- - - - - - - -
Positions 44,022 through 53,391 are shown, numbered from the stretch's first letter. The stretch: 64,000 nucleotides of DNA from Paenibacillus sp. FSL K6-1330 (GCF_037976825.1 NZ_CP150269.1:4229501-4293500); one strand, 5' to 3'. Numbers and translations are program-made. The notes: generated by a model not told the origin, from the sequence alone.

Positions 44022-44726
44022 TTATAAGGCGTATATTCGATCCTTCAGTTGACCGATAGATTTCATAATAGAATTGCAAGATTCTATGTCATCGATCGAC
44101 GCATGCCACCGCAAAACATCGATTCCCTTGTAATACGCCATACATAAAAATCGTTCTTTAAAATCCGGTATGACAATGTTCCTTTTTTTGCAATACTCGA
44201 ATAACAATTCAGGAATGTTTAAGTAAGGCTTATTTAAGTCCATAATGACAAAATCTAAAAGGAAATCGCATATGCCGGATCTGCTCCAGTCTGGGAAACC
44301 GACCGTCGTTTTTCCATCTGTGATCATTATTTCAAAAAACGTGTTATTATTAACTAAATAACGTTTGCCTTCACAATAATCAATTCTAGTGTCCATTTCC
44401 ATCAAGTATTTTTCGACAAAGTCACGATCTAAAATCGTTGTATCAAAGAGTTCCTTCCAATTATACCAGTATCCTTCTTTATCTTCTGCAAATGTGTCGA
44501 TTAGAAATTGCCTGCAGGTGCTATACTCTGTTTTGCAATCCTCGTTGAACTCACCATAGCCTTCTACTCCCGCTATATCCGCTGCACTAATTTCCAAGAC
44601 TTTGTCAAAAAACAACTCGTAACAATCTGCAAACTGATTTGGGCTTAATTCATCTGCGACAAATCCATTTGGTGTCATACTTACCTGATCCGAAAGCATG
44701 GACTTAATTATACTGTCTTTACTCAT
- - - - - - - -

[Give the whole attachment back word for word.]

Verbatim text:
Positions 44,022 through 53,391 are shown, numbered from the stretch's first letter. The stretch: 64,000 nucleotides of DNA from Paenibacillus sp. FSL K6-1330 (GCF_037976825.1 NZ_CP150269.1:4229501-4293500); one strand, 5' to 3'. Numbers and translations are program-made. The notes: generated by a model not told the origin, from the sequence alone.

Positions 44022-44726
44022 TTATAAGGCGTATATTCGATCCTTCAGTTGACCGATAGATTTCATAATAGAATTGCAAGATTCTATGTCATCGATCGAC
44101 GCATGCCACCGCAAAACATCGATTCCCTTGTAATACGCCATACATAAAAATCGTTCTTTAAAATCCGGTATGACAATGTTCCTTTTTTTGCAATACTCGA
44201 ATAACAATTCAGGAATGTTTAAGTAAGGCTTATTTAAGTCCATAATGACAAAATCTAAAAGGAAATCGCATATGCCGGATCTGCTCCAGTCTGGGAAACC
44301 GACCGTCGTTTTTCCATCTGTGATCATTATTTCAAAAAACGTGTTATTATTAACTAAATAACGTTTGCCTTCACAATAATCAATTCTAGTGTCCATTTCC
44401 ATCAAGTATTTTTCGACAAAGTCACGATCTAAAATCGTTGTATCAAAGAGTTCCTTCCAATTATACCAGTATCCTTCTTTATCTTCTGCAAATGTGTCGA
44501 TTAGAAATTGCCTGCAGGTGCTATACTCTGTTTTGCAATCCTCGTTGAACTCACCATAGCCTTCTACTCCCGCTATATCCGCTGCACTAATTTCCAAGAC
44601 TTTGTCAAAAAACAACTCGTAACAATCTGCAAACTGATTTGGGCTTAATTCATCTGCGACAAATCCATTTGGTGTCATACTTACCTGATCCGAAAGCATG
44701 GACTTAATTATACTGTCTTTACTCAT